TSSEF participates in Flexible Fee workshop with Nordic Council of Ministers

The Foundation was invited to participate in a workshop initiated by the Nordic Council of Ministers on flexible emissions fees at the Royal College of Technology, Stockholm the 15th September, 2011. The work to develop the fee system comes from the Foundation’s urgent reaction to the understanding that, as Professor Tim Jackson points out, the economic system itself is driving us to undermine the very conditions needed for our own prosperity.

Magnus Enell

Magnus Enell

The workshop was opened by KTH professor Magnus Enell,  who took on the assignment from the Council to undertake this preliminary look at flexible fees.

The Working Group on Sustainable Consumption and Production (HKP) is a cross-sector forum encompassing Environment, Nutrition and Consumer Sectors aiming to develop, coordinate and evaluate the necessary steering and control instruments to stimulate sustainable consumption and production.

Stefan Nordin, from the Swedish TILLVÄXTVERKET and member of the working group, presented the project from the group’s perspective. In the case of this workshop, the group wants an initial exploration into how flexible fee mechanisms can combine forceful and effective action to meet climate change and other environmental challenges with stronger and more sustainable economic development, in both developed and developing countries. This follows on from the recent publication “Greening the Economy”:

We will be posting material we collect from this ground breaking approach that brought together leading sustainability thinkers in the areas of economy, environment and energy to discuss economic approaches that rapidly transition to halt climate system disruption, ensure precious elements like nitrogen and phosphorous are recycled responsibly, and use fossil energy supplies sparingly whist continuing to provide a standard of living for the growing numbers on Earth.

Below is the presentation from Anders Höglund, the originator of the concept of flexible emission fees. Anders introduced the background to the concept.


View more webinars from Stephen Hinton

The video above explains the Foundation’s emissions fee mechanism in more practical terms with an example of application to phosphorous conservation.
For a more detailed explanation, see our White Paper.

Karl-Henrik Robért

Karl-Henrik Robért

Natural Step founder, Karl-Henrik Robért, shared his perspective on the need to view sustainability from a long-term perspective, to work cross-discipline and in a unified framework. He states: “flexible fees offers an elegant pragmatic means for policy making to support strategic sustainable development”.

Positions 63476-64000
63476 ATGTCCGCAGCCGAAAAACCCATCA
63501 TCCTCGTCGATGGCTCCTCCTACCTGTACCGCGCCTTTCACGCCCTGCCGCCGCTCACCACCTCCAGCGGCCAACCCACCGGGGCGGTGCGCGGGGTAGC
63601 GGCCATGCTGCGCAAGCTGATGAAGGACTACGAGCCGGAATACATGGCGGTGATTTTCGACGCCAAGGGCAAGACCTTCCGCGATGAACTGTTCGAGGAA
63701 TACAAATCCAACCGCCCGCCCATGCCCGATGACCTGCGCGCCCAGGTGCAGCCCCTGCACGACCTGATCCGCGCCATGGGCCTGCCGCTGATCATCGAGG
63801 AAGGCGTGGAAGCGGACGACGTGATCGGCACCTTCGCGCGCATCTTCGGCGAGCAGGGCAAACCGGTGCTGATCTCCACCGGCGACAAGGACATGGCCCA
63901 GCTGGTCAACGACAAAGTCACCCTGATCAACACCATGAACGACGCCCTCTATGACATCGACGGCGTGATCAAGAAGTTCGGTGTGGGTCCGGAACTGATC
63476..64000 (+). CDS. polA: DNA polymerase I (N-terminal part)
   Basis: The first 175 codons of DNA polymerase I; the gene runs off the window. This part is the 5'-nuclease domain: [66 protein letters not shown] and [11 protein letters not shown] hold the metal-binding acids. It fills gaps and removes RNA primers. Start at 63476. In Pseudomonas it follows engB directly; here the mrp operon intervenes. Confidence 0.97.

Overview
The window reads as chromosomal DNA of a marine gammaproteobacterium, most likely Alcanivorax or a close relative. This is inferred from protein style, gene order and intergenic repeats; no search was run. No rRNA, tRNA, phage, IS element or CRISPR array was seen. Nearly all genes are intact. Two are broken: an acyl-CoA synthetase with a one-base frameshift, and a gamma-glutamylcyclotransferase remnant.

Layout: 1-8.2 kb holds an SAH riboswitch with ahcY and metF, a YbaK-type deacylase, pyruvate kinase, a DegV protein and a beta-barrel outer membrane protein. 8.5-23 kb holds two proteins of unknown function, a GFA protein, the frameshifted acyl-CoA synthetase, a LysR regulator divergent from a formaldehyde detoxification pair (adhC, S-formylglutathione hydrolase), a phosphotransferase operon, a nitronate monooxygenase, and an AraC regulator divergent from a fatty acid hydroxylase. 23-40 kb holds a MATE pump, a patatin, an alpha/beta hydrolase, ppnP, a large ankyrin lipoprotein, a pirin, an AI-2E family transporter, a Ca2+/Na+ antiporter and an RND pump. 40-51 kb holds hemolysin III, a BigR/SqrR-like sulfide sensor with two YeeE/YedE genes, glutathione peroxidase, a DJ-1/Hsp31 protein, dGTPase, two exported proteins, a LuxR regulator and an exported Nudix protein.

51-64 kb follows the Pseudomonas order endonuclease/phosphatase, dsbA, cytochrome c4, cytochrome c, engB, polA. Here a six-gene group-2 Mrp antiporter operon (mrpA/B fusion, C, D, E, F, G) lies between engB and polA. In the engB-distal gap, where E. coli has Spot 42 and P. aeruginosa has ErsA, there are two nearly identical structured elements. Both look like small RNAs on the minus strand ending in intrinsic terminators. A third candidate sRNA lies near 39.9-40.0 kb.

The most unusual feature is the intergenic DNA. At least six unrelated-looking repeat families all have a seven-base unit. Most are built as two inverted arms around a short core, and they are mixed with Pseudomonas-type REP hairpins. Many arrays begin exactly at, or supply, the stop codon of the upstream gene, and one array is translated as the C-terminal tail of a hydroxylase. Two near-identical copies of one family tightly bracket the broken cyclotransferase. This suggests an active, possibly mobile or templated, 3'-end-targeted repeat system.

We have reached the maximum

We have reached the maximum

Professor Johan Rockström at Stockholm Environment Institute used just one diagram on the blackboard in the lecture room. His message was stark and uncompromising: we have reached and in some cases gone over Earth’s limits to carrying capacity and  into a rapid degradation of natural systems and resources.

To hear the Professor in his own words, see this clip called “Planetary Crunch Time”.

The last presentation came from Arno Rosemarin PhD, a Senior Research Fellow at Stockholm Environment Institute. Dr Rosemarin was invited due to his extensive research into the challenge of phosphorous.

arno-rosemarin-2008“The strength of flexible fees is that the small consumer that goes green can be rewarded. With today’s fee system eg for fuels, water and electricity, efficient end-users get no rewards and only make it cheaper for the larger consumers. Phosphorus-use efficiency is something that needs drastic improvement since only 20% of the mined phosphorus ends up in the food we consume. So there are many levels along the chain from mining to fertiliser production to fertiliser use, food production, food choices and consumption and finally waste treatment and reuse where various economic instruments can be implemented. Flexible fees connected to choice of food (beef vs fowl) and the amount consumed is one area worth exploring. Even the whole area of solid and liquid waste is worth looking at since this has a utility-based fee structure.”


Rosemarin, A., de Bruijne, G. and Caldwell, I. (2009). Peak Phosphorus: the

Next Inconvenient Truth. The Broker 15: 6-9.

Rosemarin A., (2011) Peak phosphorus and the eutrophication of surface waters: a symptom of disconnected agricultural and sanitation policies. On the Water Front2011_otwf

Rosemarin, A., Ekane, N., Caldwell, I., Kvarnström, E., Mc-Conville, J., Ruben, C. and Fogde, M. (2008) Pathways for sustainable sanitation: achieving the Millennium Development Goals. London, UK: IWA Publishing. 56p.

Rosemarin A., Schröder, J.,  Dagerskog L.,  Cordell, D., Smit B., (2010) Future supply of phosphorus in agriculture and the need to maximise efficiency of use and reuse.  International Fertiliser Society. 27p ifs-2011-proc-685

Rosemarin A., Schröder, J.,    Cordell, D., Smit B., (2010) Sustainable Use of Phosphorus.  Wageningen, DLO Foundation

UNEP YEAR BOOK 2011., Phosphorus and Food Production phosphorus_uyb2011

Flexible emission fees, Natural resources and economy, Sustainable development